Growing up, I used to sneak out of my bedroom window late at night and walk around the neighborhood. I wasn’t up to anything, I just couldn’t sleep and felt restless. I lived in a split level suburban house, in a neighborhood that was pretty evenly divided between owned and rented homes. Down the street was an elementary school, and up the way was a public park and the post office. The neighborhood had no street lamps to speak of (still doesn’t); no light pollution to drown out the stars. I would walk in the cool dark night, alone and unafraid.

In high school, most days I walked home– 2.7 miles, stopping at the library on the way home. I could’ve ridden the bus, but I hated the bus and I like walking. So I walked instead.

Foolish, I guess.

There have been several rapes and sexual assaults reported on trails in the area over the past year or so.

They are on trails I used to walk on. Trails I used to rollerblade on. I used to rollerblade at night with a friend, from our neighborhood to the state capital campus and back home again, for hours and hours in the summer nights; unconcerned by the darkness or presence of strangers.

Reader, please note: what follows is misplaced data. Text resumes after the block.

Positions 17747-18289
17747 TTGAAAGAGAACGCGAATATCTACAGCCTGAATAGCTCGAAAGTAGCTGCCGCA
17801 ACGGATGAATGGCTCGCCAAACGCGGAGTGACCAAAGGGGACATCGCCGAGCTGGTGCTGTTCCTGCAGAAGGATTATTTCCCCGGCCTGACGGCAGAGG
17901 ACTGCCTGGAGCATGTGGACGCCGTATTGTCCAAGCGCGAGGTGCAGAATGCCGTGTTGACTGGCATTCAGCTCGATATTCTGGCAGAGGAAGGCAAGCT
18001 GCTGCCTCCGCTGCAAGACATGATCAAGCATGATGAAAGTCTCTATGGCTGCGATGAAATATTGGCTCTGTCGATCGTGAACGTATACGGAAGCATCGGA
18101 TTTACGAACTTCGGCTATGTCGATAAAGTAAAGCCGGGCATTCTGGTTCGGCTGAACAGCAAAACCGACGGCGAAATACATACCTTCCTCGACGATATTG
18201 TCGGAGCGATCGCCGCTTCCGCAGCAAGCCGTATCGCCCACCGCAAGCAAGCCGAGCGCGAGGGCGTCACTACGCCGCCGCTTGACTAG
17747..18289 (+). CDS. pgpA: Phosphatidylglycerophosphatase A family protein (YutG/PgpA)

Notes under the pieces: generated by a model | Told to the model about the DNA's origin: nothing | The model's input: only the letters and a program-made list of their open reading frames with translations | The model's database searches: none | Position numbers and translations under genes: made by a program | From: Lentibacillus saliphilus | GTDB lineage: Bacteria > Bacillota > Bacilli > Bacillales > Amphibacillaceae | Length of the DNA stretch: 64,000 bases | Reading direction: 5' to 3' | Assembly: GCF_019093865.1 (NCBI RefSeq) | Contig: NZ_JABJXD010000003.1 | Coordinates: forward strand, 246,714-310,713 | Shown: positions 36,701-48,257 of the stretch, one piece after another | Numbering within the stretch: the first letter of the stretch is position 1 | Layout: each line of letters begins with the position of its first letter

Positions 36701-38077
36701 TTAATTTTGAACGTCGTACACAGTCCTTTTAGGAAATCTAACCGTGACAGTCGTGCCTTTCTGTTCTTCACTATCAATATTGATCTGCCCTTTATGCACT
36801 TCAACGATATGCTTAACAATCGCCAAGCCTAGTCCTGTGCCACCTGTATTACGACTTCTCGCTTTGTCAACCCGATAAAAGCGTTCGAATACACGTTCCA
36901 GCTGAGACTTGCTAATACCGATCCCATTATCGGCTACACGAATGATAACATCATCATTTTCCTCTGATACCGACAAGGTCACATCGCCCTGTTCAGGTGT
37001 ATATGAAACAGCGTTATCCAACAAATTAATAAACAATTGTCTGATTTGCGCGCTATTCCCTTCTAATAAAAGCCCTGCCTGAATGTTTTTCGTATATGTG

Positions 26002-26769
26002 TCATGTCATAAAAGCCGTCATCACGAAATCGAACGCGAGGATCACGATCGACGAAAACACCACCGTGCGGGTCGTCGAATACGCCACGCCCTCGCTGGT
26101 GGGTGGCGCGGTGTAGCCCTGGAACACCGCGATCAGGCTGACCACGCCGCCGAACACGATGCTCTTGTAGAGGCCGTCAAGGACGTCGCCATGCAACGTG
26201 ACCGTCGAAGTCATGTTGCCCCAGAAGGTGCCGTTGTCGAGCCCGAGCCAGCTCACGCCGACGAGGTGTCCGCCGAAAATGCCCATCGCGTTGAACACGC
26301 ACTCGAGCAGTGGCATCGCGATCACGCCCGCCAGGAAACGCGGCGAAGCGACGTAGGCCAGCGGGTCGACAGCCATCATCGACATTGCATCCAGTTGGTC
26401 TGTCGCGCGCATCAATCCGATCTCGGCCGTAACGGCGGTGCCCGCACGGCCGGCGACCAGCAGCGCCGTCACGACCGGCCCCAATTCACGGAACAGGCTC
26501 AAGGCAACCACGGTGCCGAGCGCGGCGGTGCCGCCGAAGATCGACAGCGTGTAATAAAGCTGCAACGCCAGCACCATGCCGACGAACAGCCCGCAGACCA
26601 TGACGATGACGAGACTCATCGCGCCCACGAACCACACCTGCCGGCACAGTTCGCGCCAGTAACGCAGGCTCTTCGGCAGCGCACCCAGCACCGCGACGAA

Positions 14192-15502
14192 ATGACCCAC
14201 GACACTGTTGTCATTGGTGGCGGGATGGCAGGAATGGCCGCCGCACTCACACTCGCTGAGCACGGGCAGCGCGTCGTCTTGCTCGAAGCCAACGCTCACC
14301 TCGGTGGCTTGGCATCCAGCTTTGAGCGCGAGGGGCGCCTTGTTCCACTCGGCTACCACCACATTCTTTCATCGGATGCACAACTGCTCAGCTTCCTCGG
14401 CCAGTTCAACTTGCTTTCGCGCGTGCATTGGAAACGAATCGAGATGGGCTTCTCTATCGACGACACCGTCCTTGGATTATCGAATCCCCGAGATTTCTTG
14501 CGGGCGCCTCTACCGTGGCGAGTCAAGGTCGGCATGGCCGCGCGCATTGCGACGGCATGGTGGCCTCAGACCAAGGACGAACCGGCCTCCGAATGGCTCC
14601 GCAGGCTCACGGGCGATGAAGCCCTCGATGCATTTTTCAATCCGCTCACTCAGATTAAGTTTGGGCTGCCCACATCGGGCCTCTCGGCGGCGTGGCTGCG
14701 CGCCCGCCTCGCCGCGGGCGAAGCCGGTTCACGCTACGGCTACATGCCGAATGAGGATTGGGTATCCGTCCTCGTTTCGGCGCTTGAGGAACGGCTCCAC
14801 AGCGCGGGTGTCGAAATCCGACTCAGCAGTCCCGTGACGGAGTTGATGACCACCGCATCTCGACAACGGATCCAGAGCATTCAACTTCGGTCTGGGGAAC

The other night my husband and I went downtown for a #blacklivesmatter rally. Neo nazis lined up in opposition, trying to drown out our solidarity by screaming invective and hate. Several others milled about, trying to simultaneously distance themselves from the neo nazis and convince us to discard the #blacklivesmatter movement because #alllivesmatter and #bluelivesmatter. It was an impossible argument to make.

I feel like, when your allies are neo nazis, you should re-examine your position. Maybe consider the somewhat confrontational and uncomfortable notion that you don’t actually have all the information and historical context you think you do.